MEDIA
04/27/2017 12:08 pm ET Updated Apr 28, 2017

If You Want To Connect With Teens, Go Niche

Your Millennial strategy won't work with this generation.

Welcome to HuffPost’s Keeping It 100. From infusing our culture with data to figuring out how to reach Gen Z and cultivate niche distributed communities, we’ll give you an inside look at the hits and misses of HuffPost’s biggest bets. 

Gen Z is anything but one-note, and its members have tailored their social media behavior to express those multifaceted identities. There are so many platforms and ways of communicating that they’ve chosen a persona for each ― sometimes creating multiple accounts targeting different friend groups on a single platform. 

Gen Zers are verticalizing themselves, and if brands want to reach them, they should adapt.

The Huffington Post and AOL’s Consumer Analytics Group collaborated on a five-day online discussion with 29 teens from across the U.S., ages 13 to 18. Through these digital dialogues, we found that, contrary to their millennial predecessors, Gen Z teens are much more likely to identify themselves based on what they like to do.

Likely because Gen Z consists of more multiracial people than any of its predecessors, teens’ racial or ethnic identities appear to take a backseat to the activities they’re interested in. For example, the digital dialogues suggested they are much more likely to find community as a soccer player or a member of the debate team than as a young Latina or a young biracial man.

And because each individual is involved in multiple activities, they’re using multiple social media platforms to tell those stories. 

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In our survey, 11 percent of teens said they had fake or decoy Instagram accounts (called “finstas”). Teens’ “real” accounts are much more nuanced and geared toward specific friend groups ― they might have one for their camp friends, one for their middle school friends and one for their current high school friends. Communication within these activity-based communities tends to be more in-person or contained within private messaging features. 

“I do enjoy the internet, but I don’t feel obligated to use it as the only way to communicate,” one Gen Z participant told us. 

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Gen Zers are drawn to Snapchat’s Stories function because it gives them the ability to send stories to specific friends or friend groups rather than broadcast them to their entire follower list or to the public (something they perhaps learned from millennials’ mistakes).

Teens are slightly more likely to use Instagram’s direct message feature to communicate with friends (45 percent) than to tag friends publicly in comments (43 percent) ― a tactic that is often used by millennials. Teens are also flocking to apps like House Party, where users can chat with only up to eight people at a time.

For brands, appealing to this self-verticalizing demographic means doing the same thing they’re doing ― to an extent. To be a more active presence within the lives of Gen Zers, it’s about authentic one-on-one communication, which has led a lot of brands and publishers looking to connect with Gen Z to platforms like Facebook Messenger and even email.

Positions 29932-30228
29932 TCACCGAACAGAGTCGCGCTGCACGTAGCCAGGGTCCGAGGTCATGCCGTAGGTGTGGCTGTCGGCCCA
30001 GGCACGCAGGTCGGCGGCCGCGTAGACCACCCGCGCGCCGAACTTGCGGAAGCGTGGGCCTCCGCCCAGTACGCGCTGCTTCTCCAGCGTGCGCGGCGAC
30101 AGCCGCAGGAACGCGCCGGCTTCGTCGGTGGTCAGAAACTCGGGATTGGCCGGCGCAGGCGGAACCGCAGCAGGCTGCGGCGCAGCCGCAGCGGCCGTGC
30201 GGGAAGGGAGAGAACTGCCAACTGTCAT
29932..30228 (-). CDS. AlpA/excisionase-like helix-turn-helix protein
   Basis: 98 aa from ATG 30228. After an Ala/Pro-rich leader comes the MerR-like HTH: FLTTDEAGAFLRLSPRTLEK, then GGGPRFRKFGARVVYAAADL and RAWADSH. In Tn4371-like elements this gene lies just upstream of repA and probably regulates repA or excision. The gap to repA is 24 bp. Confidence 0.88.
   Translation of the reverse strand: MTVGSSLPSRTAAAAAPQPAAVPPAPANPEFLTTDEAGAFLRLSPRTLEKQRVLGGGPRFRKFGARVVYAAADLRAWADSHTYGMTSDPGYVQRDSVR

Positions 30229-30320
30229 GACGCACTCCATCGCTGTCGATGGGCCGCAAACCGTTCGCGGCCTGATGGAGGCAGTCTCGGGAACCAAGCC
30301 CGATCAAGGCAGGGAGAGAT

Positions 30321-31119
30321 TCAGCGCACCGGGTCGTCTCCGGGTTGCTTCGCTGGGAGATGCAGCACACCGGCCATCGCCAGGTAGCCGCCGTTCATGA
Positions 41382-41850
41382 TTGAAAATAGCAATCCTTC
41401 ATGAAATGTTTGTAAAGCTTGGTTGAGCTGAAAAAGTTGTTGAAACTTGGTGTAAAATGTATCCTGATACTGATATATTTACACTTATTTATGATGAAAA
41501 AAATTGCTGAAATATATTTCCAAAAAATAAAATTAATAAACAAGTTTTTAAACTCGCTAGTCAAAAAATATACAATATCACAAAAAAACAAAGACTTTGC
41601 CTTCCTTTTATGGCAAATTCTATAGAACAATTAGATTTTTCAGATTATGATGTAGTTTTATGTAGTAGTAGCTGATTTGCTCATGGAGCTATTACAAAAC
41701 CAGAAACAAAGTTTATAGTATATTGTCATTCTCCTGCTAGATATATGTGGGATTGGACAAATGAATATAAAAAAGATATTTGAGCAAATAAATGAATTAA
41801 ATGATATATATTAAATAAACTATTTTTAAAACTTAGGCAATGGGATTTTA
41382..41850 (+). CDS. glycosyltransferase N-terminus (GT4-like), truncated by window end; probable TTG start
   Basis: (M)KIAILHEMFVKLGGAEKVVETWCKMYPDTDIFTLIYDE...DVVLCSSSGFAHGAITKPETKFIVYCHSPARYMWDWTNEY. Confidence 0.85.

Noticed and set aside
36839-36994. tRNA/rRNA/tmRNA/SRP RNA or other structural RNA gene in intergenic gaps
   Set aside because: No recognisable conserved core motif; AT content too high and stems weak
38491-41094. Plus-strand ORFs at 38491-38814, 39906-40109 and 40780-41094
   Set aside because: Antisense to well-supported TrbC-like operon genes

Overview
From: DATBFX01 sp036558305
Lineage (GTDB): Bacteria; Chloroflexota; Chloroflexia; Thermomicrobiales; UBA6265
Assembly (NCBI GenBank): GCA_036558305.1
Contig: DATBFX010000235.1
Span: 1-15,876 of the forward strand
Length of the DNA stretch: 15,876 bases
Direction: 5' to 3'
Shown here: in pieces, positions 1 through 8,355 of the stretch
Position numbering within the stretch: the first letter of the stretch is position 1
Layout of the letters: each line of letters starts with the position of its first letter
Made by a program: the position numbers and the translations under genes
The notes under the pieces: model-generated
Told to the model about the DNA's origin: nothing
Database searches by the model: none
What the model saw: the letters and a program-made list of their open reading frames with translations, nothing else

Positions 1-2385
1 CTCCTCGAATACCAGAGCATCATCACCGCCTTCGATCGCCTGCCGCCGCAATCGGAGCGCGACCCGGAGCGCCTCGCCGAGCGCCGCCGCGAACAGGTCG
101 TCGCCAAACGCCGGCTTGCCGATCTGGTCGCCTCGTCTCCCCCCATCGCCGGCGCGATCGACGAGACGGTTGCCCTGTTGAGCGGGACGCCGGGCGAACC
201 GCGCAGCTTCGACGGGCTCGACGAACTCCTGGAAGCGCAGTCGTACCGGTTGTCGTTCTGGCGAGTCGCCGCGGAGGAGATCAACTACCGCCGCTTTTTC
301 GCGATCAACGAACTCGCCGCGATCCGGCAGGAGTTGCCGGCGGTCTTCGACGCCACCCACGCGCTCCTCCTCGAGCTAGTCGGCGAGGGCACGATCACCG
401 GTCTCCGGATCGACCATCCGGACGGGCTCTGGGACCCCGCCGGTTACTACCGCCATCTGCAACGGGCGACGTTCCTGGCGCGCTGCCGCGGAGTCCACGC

Gen Z-focused email products like Lenny Letter, Clover and The Tea (HuffPost’s Gen Z offering) are examples of email newsletters that are based on a direct and closed communication line with a Gen Z audience rather than an open broadcast. HuffPost has also experimented with a 1:1 Netflix recommendation bot geared toward members of Gen Z

Gen Zers know what they want, and they aren’t willing to waste time to get it. Brands have about eight seconds to hook them with content or a product they can connect with before they leave. Because of that limited attention span, they prefer one-dimensional offerings that have a very clear and explicit purpose, and an immediately understandable voice and mission.

This doesn’t mean that generalist brands need to pack up shop. Gen Z is still heading to larger generalist brands or Google Search to fact-check things they hear from their friends or through other community filters. Their general skepticism and sensitivity to bias also prompts them to do a little further digging for a secondary source for news or facts they come across in their platform messaging or real-life conversations. 

Four things that will make your brand Gen Z friendly:

  • Direct and consistent tone and voice

  • Clear utility 

  • Segmented or one-dimensional distributed channels 

  • 1:1 experiences 

To uncover how Generation Z uniquely consumes and shares content and why, HuffPost and AOL’s Consumer Analytics group embarked on a three-phase research initiative. For the first phase, we conducted four focus groups in New York and Dulles, Virginia, with teens 13 to 18 years old to develop foundational insights into their relationship with news and information platforms. 

Equipped with this baseline understanding, we moved on to the second phase: qualitative digital dialogues. These dialogues took the form of a five-day online discussion with 29 teens from across the U.S. ages 13 to 18 to dive further into a rich and informed conversation on news, entertainment, technology, brands and overall life outlook.

We are now analyzing the results from the third and final phase of the initiative, our quantitative survey to put data behind the theories we generated in the qualitative phases. In this phase, we aim to show how and why teens discover content, trust it and share it, what topics they follow, and the tone or voice that resonates with them. Stay tuned for those results! 

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